Ama Ata Aidoo in her book “Changes” describes a strong female character called Esi, wha was also a statistician who made bold decisions concerning her marriage and decided to have only one child, whether Oko, her husband, liked it or not. Aidoo, like many other women writers similar to Buchi Emecheta’s “Joys of motherhood,” Flora Nwapa’s “Efuru,” and the Tunisian feminist Evelyn Accad’s “Wounding words,” bring to the fore the challenges of women in some African societies and thus the world.
Notwithstanding, these works often imply an African stereotype of women as helpless and abused to the world outside. However, carefully situating the context within which these writers express their frustration, these African women characters defy, in addition, the Victorian notions of womanhood, which was imposed by French and British colonialists – weak, long haired and pale, and domesticated.
Over the last decade we have had a new generation of writers on the continent. Chimamanda Ngozi Adichie’s “Half of a Yellow sun” is a novel about love and war. Olanna loses a privileged life during the Biafra war as she finds herself looking for food in a refugee camp. Aminata Forna’s “A memory of love” is about Kai, a young medical doctor, desperately making attempts to forget the pain of a lost love, as well as the mental scars he carries from the civil war in Sierra Leone that left scores of people with terrible secrets.
Ishmael Beah’s “Radiance of Tomorrow” is a story about a village in Sierra Leone trying to rebuild after decades of war. Uwem Akpan “Say you are one of them” collection of short stories about children’s struggle for survival in five African countries and potential. William Kakwamba of Malawi’s memoir “The boy who harnessed the wind” is a beautiful piece of work where he narrates events leading to the generation of wind energy for his village in Malawi after teaching himself physics.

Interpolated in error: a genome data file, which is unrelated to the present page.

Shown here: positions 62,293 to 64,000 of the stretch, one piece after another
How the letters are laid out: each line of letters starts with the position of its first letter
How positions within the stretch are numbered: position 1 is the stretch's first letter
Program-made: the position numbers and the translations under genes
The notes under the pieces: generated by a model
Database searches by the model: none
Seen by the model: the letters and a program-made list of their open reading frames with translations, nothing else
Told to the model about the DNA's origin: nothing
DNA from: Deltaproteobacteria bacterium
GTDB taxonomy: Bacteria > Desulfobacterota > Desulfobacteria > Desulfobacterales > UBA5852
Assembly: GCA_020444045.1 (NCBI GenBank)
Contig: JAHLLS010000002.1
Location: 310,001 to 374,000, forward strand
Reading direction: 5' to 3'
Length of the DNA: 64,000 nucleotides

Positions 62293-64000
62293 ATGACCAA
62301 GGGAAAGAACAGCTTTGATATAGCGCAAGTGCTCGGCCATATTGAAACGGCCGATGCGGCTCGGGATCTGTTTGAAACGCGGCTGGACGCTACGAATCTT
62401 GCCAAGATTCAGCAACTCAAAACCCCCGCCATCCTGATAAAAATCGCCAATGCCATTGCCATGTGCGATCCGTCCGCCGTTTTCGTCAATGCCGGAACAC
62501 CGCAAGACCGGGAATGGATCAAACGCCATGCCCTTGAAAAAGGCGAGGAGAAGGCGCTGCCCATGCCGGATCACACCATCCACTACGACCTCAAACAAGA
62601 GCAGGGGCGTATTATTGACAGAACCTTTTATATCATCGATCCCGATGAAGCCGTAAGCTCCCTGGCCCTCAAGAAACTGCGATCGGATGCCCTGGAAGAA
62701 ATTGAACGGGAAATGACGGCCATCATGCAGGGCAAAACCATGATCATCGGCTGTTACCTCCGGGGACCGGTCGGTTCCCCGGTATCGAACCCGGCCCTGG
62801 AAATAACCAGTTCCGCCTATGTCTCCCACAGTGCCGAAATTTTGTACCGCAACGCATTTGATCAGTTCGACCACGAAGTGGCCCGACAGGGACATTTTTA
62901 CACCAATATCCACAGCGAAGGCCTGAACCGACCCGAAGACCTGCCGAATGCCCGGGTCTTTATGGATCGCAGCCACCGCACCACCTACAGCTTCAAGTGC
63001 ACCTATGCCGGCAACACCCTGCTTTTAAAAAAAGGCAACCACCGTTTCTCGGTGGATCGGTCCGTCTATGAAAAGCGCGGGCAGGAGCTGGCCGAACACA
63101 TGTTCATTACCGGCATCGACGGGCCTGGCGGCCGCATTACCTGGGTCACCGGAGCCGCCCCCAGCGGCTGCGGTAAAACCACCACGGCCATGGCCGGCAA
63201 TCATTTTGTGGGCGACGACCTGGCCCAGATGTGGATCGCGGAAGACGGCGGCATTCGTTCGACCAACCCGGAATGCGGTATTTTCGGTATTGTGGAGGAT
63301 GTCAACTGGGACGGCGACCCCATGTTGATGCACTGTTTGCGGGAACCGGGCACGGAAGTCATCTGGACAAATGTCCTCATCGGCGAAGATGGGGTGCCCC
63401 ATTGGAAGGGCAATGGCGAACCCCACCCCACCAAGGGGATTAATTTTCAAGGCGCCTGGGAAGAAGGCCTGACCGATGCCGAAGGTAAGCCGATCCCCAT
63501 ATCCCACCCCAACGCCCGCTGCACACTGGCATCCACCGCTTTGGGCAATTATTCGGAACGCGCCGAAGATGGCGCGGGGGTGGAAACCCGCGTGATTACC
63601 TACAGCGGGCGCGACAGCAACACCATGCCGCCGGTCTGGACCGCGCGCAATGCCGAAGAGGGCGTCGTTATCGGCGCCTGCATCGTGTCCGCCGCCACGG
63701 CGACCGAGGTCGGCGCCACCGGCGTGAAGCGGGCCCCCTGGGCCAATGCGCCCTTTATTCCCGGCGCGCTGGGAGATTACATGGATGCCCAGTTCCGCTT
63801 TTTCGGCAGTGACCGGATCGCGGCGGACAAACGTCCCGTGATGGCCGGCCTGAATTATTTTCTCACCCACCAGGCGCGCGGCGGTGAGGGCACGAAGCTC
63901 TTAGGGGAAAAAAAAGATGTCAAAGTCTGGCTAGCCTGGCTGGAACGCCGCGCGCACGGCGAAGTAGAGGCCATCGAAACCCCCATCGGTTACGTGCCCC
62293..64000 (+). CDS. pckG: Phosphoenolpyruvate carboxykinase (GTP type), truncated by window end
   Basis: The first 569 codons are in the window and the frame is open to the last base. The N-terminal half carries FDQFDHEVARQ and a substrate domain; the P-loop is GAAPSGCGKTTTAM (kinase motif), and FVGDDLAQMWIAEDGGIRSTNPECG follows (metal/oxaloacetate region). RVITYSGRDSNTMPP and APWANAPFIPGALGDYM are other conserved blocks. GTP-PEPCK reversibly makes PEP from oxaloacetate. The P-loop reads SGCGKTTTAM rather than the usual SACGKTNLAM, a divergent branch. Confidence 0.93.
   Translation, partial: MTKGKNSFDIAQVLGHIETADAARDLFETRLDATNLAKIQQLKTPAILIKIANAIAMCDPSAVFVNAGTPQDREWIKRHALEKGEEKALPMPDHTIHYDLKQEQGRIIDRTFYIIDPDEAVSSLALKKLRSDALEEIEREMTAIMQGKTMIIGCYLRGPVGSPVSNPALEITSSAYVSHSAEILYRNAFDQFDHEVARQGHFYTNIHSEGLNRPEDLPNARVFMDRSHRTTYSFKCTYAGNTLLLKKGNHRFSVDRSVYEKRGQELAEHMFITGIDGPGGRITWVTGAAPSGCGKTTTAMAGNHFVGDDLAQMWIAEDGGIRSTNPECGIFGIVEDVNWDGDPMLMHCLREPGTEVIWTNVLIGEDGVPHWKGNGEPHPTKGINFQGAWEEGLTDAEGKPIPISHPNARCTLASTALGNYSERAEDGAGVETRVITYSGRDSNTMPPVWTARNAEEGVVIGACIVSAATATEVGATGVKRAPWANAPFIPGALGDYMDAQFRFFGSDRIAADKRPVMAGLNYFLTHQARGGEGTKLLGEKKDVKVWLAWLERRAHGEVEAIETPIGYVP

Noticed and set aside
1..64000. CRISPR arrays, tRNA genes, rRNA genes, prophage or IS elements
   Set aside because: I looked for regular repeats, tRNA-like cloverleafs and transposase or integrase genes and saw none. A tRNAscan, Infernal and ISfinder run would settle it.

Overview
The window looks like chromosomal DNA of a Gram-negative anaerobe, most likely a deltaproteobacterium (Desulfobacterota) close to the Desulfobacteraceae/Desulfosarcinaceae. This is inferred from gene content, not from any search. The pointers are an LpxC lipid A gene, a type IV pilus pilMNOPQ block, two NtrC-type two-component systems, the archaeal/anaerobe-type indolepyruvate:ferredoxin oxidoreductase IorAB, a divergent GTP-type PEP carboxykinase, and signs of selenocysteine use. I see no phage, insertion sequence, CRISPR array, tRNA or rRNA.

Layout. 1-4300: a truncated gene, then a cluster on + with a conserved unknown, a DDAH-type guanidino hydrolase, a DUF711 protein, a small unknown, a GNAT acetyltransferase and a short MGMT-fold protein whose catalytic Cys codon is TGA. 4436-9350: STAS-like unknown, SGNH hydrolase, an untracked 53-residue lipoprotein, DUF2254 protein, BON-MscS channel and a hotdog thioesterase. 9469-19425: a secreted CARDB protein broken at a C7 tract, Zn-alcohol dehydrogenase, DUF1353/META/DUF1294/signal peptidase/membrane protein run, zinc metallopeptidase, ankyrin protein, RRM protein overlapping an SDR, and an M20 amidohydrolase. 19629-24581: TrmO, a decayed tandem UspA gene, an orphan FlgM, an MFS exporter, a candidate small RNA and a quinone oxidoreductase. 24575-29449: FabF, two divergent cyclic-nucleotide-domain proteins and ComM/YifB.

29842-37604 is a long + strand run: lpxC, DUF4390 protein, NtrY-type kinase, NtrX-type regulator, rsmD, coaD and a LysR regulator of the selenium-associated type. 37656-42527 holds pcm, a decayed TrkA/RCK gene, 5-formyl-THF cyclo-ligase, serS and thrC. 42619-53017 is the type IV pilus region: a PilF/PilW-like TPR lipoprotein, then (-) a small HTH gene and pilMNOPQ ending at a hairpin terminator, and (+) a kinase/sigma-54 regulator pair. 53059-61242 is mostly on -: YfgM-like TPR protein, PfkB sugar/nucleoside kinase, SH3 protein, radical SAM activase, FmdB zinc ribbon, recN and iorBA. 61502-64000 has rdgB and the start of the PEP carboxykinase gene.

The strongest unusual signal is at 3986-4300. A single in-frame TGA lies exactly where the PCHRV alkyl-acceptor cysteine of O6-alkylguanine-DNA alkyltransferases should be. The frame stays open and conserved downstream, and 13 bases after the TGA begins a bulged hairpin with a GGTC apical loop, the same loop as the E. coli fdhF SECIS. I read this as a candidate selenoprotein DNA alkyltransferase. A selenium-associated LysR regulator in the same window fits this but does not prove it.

The power of education and self-education, like the popular saying “Reading makes a man” cannot be overemphsized. Nana Awere Damoah’s “I speak of Ghana,” Peter Enahoro’s “How to be a Nigerian” and Kenyan Author Binyavanga Wainaina’s “One day I will write about this place” are works written in humour about challenges of their beloved countries.
All these writers express warm and personal memories, near and distant of their traditions as Africans. Don’t we love Africa? In Ama Ata Aidoo’s “Our sister killjoy,” Sisi, the protagonist, after studying in Europe and returning to her town, speaks of a “Crazy old Africa,” and she speaks well when she describes such moments in African literature:
All these writers in their works in my opinion have diagnosed the challenges facing the continent and its people in their own style, the conflict between traditional African culture and colonialism, poverty, war, great heritage and a continent that is rising. Still Africa Rises!